~photo courtesy of worldnewsnow.com
On Sunday's "Meet the Press," House majority leader John Boehner of Ohio got a pitch over the heart of plate and rather than hit the home run, he fouled it off.
Asked by Moderator David Gregory about President Obama's citizenship and religion, both of which are called into question by more Americans than can even be imagined, Boehner missed an opportunity to unambiguously declare that the President is both a citizen of the United States and a Christian. Furthermore, he missed the chance to say once and for all that discussing these absurdities is pointless.
Instead, Boehner commented, "It's not my job to tell the American people what to think. Our job in Washington is to listen to the American people." And while Beohner went on to say that he accepted the President's word that he is a Christian, as well as, the "facts" of Obama's citizenship, his refusal to "tell the American people" what to think crept eerily close to wimpiness.
Gregory even played a portion of a Fox News conversation with Iowa voters. When the moderator of this "focus group" asked how many thought President Obama was a Muslim, nearly half of them raised their hands!
When pressed as to whether it was Boehner's responsibility to "stand up to that kind of ignorance," the pitch to the heart of the plate, Boehner then fouled off the pitch with his inane comment about not telling the American people what to think. He went on to say that he believed both Obama and the State of Hawaii, but, was not going to tell either the right-wing members of his party and the American people, "stop it!"
Leadership is tricky. A leader walks a dangerous tightrope, one that spans the divide between empowerment and retreat. Boehner finds himself in the position of leading his own Republican Party. He can nurture ignorance, which has the potential to fan the flames of fear, or he can empower others to a greater good. To do the latter, there will be moments when he alone must stand up, hit the home run and declare the facts as they are, not back-step with some imbelic elucidation.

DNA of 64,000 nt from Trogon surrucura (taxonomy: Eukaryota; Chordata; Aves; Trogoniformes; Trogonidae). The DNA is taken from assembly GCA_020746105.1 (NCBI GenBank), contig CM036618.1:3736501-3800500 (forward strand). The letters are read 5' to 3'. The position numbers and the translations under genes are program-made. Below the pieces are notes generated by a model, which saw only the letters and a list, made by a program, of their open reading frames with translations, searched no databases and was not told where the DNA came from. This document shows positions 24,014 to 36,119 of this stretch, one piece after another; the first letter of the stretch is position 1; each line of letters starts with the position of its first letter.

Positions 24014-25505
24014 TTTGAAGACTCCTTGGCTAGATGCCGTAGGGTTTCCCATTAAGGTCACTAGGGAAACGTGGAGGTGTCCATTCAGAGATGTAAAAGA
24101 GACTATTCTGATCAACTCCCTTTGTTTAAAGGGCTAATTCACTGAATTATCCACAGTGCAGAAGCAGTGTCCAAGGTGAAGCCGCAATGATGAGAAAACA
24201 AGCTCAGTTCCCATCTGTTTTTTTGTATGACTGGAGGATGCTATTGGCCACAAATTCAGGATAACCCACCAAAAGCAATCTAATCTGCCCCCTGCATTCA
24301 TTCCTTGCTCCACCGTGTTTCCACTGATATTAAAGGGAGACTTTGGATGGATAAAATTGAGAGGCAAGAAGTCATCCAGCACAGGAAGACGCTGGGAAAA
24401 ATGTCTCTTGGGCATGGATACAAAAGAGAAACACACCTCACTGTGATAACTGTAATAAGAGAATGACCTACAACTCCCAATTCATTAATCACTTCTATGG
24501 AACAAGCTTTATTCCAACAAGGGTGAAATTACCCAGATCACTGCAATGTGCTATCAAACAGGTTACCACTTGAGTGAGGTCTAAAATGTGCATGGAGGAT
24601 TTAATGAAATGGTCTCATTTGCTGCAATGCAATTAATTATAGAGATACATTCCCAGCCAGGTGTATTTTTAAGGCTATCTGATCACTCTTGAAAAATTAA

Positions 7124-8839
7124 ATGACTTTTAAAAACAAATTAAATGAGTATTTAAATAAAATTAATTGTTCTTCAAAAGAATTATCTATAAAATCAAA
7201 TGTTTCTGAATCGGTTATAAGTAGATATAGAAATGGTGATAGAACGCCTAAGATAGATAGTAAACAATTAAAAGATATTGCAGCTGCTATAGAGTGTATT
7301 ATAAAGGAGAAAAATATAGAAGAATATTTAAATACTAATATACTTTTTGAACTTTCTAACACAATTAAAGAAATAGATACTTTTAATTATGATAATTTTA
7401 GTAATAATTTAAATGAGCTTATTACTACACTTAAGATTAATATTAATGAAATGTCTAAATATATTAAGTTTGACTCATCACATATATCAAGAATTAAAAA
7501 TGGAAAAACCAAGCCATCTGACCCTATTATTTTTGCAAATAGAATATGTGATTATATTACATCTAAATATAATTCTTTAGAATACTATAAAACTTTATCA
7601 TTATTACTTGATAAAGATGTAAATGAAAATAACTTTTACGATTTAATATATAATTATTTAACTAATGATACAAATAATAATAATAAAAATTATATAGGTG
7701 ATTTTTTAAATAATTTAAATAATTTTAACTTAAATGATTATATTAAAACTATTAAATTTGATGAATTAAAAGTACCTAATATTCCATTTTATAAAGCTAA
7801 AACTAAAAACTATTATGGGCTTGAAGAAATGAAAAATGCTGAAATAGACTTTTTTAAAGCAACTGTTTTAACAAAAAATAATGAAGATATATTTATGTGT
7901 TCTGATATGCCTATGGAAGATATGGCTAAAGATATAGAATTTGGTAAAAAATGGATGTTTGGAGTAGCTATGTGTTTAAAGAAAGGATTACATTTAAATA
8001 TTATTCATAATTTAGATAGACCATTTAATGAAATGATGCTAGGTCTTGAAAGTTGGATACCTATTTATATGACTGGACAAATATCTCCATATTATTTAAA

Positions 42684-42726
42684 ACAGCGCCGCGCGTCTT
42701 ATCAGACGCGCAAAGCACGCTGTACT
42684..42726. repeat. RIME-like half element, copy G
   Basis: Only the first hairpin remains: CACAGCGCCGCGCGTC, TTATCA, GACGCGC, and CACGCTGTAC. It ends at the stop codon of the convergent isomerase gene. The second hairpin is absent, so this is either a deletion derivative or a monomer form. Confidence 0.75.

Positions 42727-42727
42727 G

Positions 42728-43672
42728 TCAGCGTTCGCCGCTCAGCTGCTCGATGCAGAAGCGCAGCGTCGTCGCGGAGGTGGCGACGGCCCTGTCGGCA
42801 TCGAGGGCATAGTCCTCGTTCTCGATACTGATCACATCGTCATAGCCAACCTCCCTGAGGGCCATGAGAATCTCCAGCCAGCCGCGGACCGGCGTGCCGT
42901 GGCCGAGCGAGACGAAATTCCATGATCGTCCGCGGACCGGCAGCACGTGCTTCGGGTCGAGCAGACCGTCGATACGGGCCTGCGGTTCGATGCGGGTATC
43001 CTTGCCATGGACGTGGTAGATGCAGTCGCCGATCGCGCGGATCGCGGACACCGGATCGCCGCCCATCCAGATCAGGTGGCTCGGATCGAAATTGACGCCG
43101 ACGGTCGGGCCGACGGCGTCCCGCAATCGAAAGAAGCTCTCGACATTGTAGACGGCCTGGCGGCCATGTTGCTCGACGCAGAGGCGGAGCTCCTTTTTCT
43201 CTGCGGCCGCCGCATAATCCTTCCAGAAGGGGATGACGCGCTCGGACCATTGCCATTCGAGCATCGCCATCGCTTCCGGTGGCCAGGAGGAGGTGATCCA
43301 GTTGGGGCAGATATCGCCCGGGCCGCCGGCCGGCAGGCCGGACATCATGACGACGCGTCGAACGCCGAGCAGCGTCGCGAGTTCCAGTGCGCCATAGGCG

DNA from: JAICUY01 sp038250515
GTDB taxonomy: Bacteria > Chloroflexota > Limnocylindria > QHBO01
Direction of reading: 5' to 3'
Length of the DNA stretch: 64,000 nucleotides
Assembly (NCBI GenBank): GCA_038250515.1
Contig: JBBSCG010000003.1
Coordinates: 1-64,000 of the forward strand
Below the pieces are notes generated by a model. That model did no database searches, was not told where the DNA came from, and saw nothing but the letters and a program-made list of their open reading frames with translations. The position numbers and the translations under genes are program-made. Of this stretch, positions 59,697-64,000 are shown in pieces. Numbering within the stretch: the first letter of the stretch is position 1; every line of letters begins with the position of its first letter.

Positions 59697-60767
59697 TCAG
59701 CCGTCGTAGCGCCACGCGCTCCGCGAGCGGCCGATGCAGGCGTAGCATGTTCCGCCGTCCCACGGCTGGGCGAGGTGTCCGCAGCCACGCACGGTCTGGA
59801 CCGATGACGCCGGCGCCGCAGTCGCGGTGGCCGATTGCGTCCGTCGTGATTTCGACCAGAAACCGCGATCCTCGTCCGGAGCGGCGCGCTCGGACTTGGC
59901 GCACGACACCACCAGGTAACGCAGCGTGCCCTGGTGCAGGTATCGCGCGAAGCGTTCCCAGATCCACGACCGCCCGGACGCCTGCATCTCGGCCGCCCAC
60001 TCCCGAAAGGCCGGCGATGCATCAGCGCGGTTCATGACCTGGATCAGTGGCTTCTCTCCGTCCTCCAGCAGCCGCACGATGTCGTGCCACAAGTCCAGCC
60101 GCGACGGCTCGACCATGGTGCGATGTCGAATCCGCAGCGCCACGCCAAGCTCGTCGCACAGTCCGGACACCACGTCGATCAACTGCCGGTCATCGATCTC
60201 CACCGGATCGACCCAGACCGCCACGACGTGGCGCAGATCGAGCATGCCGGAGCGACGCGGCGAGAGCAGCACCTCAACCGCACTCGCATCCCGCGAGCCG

Leadership requires stoutheartedness and the ability to communicate a vision that may indeed yet be in the minds of those listening. I am reminded, for instance, of Dr. Martin Luther King. "I have a dream today..." Reminded, too, of President John F. Kennedy's clarion call, "Ask not what your country can do for you. Ask what you can do for your country."
These words were not an attempt to tell the American people what to think. These were visionaries with their fingers on the pulse of their times who had the courage to trumpet a clarion call. Never mind that as a nation we weren't there yet.
Even within the long, storied history of his own party, John Boehner sits atop the legacy of those leaders who went before him. Think Abraham Lincoln's words to a fractured nation or President Ronald Reagan's ultimatum, "Mr. Gorbachev, tear down this wall."
Boehner's appearance on "Meet the Press" could have been an opportunity to lead by example. He might have said something like this. "David, I am glad you asked that question. Let me be absolutely clear. I believe the President is a citizen of this great country. Furthermore, I completely believe him when he says he is a Christian. It is time to lift our eyes from issues long ago decided and dedicate ourselves to restoring American jobs and completing our missions around the world. I call on all of us to rededicate ourselves to doing both."
This would have been true leadership. A home run.
Instead, he fouled off the pitch and now looks like a man who is not ready for the Major Leagues.